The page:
Where do we find ourselves on this spectrum of preserving tradition and openness to change, both as individuals and as a congregation? This is an essential question as we continue to enter into a new season of ministry together at Resurrection Church.

Where do you see yourselves on that spectrum of preserving change and being open to a new thing? Where on the continuum do you see Resurrection Church? For now, these are rhetorical questions, but they will become more live as together we live into whatever the future has in store for us in our own age of social and religious upheaval.

But here again, human realities when they intersect with sacred ones defy the easy “this or that” binary kind of thinking that tripped up the religious authorities in the first place when Jesus asked if John’s baptism was of heavenly or human origin.

Maybe the right answer would have been and is, Yes! It was of both heavenly and human origin. And maybe our answer is: we both want to preserve tradition and be open to change.

Which is to say, when we talk about the applicability of today’s gospel reading for our own circumstances and realities in church and world, we are inevitably both sons in the parable. Sometimes we say yes to working in God’s vineyard and then don’t really do much of anything. Sometimes we resist, but then change our minds and end up doing the work.

As is usual when we take a deeper look at things, we live in the tensions of both/and, and not either/or. Or as Lutherans are fond of saying, we are simultaneously saint and sinner.

In fits and starts, we seek to do God’s will amidst the chaos of a church and world in upheaval with multiple crises going on all around us and among us and within us.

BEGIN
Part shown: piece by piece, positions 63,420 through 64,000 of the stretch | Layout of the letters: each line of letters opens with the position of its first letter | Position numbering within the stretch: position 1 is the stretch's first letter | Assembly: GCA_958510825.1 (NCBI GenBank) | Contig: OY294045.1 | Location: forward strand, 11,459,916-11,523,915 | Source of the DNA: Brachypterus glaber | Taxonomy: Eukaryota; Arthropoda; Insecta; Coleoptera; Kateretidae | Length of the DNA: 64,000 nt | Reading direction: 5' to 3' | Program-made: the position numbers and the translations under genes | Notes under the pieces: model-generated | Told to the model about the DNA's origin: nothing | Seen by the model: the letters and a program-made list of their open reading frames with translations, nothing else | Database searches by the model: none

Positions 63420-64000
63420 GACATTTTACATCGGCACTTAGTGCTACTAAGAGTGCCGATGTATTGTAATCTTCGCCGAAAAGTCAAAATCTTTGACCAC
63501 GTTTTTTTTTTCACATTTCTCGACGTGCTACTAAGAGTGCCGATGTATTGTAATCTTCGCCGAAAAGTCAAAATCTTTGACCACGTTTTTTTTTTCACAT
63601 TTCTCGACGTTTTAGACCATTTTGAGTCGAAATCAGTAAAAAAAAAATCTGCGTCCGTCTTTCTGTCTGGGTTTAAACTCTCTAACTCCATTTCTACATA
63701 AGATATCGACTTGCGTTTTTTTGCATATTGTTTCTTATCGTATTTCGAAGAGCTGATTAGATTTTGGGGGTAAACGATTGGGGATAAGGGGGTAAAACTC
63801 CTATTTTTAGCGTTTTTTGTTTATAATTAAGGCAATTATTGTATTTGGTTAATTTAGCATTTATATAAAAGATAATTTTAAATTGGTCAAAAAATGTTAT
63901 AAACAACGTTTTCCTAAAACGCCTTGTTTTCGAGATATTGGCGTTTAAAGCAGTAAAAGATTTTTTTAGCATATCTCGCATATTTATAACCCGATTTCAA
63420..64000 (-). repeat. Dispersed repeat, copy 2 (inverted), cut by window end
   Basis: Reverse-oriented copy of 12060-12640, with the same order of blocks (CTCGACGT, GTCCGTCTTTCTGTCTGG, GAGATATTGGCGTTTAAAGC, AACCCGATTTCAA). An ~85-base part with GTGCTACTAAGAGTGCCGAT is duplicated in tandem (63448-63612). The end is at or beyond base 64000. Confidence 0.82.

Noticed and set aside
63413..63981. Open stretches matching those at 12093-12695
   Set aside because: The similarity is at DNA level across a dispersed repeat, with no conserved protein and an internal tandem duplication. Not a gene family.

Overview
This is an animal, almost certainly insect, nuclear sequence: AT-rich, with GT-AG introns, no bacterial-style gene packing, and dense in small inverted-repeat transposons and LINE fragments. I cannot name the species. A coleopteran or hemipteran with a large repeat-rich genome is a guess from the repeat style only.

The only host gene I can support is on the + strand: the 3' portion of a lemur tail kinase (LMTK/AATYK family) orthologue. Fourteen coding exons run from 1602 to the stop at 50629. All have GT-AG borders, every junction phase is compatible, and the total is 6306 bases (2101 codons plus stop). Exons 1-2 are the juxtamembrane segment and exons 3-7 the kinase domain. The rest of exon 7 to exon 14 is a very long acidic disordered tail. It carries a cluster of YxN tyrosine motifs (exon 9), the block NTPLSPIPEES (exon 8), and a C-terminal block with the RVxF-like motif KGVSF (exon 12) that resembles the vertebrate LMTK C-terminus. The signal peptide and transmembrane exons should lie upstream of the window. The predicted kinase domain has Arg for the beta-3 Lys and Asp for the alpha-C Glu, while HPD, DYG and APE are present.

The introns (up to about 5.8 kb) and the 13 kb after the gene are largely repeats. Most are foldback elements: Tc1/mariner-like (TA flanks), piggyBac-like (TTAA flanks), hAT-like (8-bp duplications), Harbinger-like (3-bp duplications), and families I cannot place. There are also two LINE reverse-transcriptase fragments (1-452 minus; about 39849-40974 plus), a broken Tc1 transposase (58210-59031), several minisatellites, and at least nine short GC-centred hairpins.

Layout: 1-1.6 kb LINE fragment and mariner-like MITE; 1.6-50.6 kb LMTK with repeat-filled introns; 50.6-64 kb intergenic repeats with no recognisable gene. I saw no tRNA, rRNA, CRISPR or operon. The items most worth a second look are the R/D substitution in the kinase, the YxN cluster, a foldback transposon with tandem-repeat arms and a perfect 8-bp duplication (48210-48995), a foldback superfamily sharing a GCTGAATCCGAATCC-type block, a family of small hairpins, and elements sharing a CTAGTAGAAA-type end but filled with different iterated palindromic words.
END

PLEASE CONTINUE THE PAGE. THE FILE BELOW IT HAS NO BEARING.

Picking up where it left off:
And true authority in today’s reading seems most rooted in belief, in faith, in trust in God and the ones whom God sent, namely, John the Baptist and Jesus. They are the ones who most perfectly did the will of the father.

Where does this leave us? As usual, falling trustingly into the arms of our God who is gracious and merciful.

When we find ourselves in the loving arms of our God, we cannot help but break out into some version of the beautiful Christ hymn that is a centerpiece of today’s second reading from Paul’s letter to the Philippians: “Therefore God also highly exalted [Christ] and gave him the name that is above every name, so that at the name of Jesus every knee should bend, in heaven and on earth and under the earth, and every tongue should confess that Jesus Christ is Lord, to the glory of God the Father.” (Philippians 2:9-11)

And so it is that we, thankful yet again for grace amazing, live the words of Paul in today’s second reading as we “work out [our] own salvation with fear and trembling; for it is God who is at work in [us] both to will and to work for [God’s] good pleasure.” (Philippians 2:12b-13)

By God’s grace, let it be so that God’s will may be done in us, through us, and perhaps quite often, in spite of ourselves. Amen.

Now I invite your reflection:

  • With which person do you most identify in the parable today? The one who said yes to working in the vineyard, but did nothing? The one who at first refused, but then changed the mind and went to work?
  • Where do you usually fall on the spectrum? Are you more often on the side of preserving tradition? Are you more often on the side seeking change? Or both?
  • What promise from God’s word gives you hope during our tumultuous age?